The Lake District is somewhere we love, but for some reason, have neglected to visit for ages. I remember being affected quite profoundly as a kid when I went there on a geography field trip. I’d grown up in distinctly grey places, and had never been anywhere remotely mountainous. I can still feel the wonder I felt back then, when I first clapped eyes on those dramatic valleys.

On this occasion, we landed in Keswick, found in the northern region of the Lake District. I’d chosen the location and campsite based mainly on what was open at this time of year. Many campsites shut down at the end of October, and even this one was due to close on the day we were to check out.

We were going with Ciaron’s parents to celebrate his mum’s birthday, so I wanted to be within walking distance of the town, as well as some local hiking. Castlerigg Hall fit the bill nicely.

The big reveal

We arrived in the dark. That’s the gift of camping in autumn, you get the ‘big reveal’ the next morning. We were not disappointed. I opened the blinds to have a peep, and discovered that we had stunning views over Derwentwater, flanked by fells as far as the eye could see.


We started the morning with a brew in bed, and the window wide open. It was so nice to hide in the warmth of our sleeping bag, drinking tea and devouring those views, whilst the bracing, fresh air rushed into the van around us. This is one of my absolute favourite things to do – even better when you can open the tailgate, but it was a bit too cold for that kind of behaviour!

The area

With it being early November, we were treated to crisp, cold weather, and piercing blue skies. The warm autumnal colours of the landscape were a welcome sight, as we took the rather steep, 2 mile walk into Keswick town centre.

It’s a thriving little town, and we’d hit it when the market was on. The four of us spent a leisurely day wandering around Keswick’s many shops and market stalls, before heading for a pub lunch at the Royal Oak. Top grub, although I definitely overindulged, and wasn’t looking forward to rolling back to the campsite.

On the way back, we bought a large plate pie from one of the market stalls. I never thought I’d eat again after that enormous lunch, and yet somehow, I found my appetite later that evening! Delicious it was, too.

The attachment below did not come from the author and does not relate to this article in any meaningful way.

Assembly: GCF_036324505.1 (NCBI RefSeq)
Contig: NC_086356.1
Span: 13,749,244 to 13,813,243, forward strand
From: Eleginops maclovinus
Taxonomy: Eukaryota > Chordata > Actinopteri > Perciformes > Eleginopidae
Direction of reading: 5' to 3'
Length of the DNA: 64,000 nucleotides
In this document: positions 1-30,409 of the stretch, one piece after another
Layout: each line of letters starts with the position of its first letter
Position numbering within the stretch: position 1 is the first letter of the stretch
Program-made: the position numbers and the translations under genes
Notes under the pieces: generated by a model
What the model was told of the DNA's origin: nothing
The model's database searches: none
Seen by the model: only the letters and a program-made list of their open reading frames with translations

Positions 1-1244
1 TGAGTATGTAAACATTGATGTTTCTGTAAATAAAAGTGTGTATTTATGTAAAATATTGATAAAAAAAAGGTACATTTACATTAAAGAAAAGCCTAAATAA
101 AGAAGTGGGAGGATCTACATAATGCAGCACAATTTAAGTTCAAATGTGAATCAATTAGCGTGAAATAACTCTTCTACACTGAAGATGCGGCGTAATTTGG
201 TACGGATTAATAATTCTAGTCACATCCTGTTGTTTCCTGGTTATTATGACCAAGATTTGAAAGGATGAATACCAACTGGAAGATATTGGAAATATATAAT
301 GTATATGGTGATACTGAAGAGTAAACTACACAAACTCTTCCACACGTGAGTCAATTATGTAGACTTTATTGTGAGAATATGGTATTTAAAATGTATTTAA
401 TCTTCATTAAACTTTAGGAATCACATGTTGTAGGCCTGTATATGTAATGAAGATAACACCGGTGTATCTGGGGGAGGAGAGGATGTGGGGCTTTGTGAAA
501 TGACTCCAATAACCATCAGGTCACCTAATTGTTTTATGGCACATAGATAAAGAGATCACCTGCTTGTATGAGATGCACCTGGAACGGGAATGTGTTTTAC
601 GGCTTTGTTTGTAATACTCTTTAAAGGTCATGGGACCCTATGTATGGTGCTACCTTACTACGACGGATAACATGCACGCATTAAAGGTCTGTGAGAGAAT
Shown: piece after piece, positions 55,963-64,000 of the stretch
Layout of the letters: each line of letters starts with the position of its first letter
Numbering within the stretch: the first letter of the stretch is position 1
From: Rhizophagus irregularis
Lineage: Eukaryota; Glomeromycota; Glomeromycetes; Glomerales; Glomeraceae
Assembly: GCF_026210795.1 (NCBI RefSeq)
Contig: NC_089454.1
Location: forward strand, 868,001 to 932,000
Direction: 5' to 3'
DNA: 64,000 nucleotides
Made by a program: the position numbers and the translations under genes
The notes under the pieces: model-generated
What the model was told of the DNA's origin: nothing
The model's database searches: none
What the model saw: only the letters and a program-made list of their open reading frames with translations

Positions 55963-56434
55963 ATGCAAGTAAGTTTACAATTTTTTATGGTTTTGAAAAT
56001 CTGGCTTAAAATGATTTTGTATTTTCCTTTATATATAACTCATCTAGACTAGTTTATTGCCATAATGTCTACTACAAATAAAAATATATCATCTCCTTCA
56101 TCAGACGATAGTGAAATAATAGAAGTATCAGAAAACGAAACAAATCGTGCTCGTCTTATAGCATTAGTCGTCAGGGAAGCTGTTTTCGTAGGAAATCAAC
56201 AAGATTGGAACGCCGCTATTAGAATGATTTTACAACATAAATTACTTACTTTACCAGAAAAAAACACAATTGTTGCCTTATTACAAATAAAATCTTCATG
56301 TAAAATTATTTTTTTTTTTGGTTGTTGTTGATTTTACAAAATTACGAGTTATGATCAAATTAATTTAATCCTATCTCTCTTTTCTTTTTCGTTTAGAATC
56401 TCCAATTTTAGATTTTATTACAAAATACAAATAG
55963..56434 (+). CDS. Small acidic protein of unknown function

Keep on running

I’d read about the nearby Castlerigg Stone Circle, and was keen to pay it a visit. Time ended up being a bit limited, so at the last minute, we decided to run there and back. We’re not runners in any way, shape, or form, but we had energy (not to mention that pie) to burn, so off we went.

We made for quite a sorry sight, as we puffed and panted our way over the boggy, undulating fields. It was only about a mile away, but it felt like ten! Eventually, we made it. After taking some time to admire the neolithic spectacle, with the Helvellyn range in the background, we hastily made our way back. I do like these mysterious places, it really fires the imagination, especially in a dramatic setting like this.

Scenes from our run over to the Castlerigg stone circle
Scenes from our run over to the Castlerigg stone circle

The campsite

We stayed on the lower terraces at Castlerigg Hall, which gave us unobstructed views over Derwentwater and the surrounding fells. We were quite far from the facilities, but this wasn’t a problem for us personally. Incidentally, they do warn you beforehand in case it should be an issue. The facilities were actually amazing; spacious showers, clean, lovely and warm, probably the nicest I’ve ever had the pleasure of using, in fact.

There’s a nice little shop and restaurant on site if you need them, and a pub just outside the site itself. It’s a really nice, scenic walk to Keswick town centre, and mostly on footpaths. Just be aware that it is quite steep.

Thoughts on the trip

I love how the van has given us the impetus to visit more areas as tourists than ever before. It’s really not hard to book a hotel, and the cost isn’t always that far off these days, but the camper van has been a real catalyst.

The difference is hard to explain, but I think it’s all the little things. Like the amount of outdoor time we get, and having all our own stuff, including our own bed, with us. It’s having the choice of cooking our own meals if we want to. And knowing we won’t be interrupted by a knock on the door if we want to just kick back and relax. Perhaps most of all, it’s the feeling of freedom that we get from it.

Quite simply, buying this camper van continues to be one of the best decisions we ever made, and I can’t wait to see what’s next.

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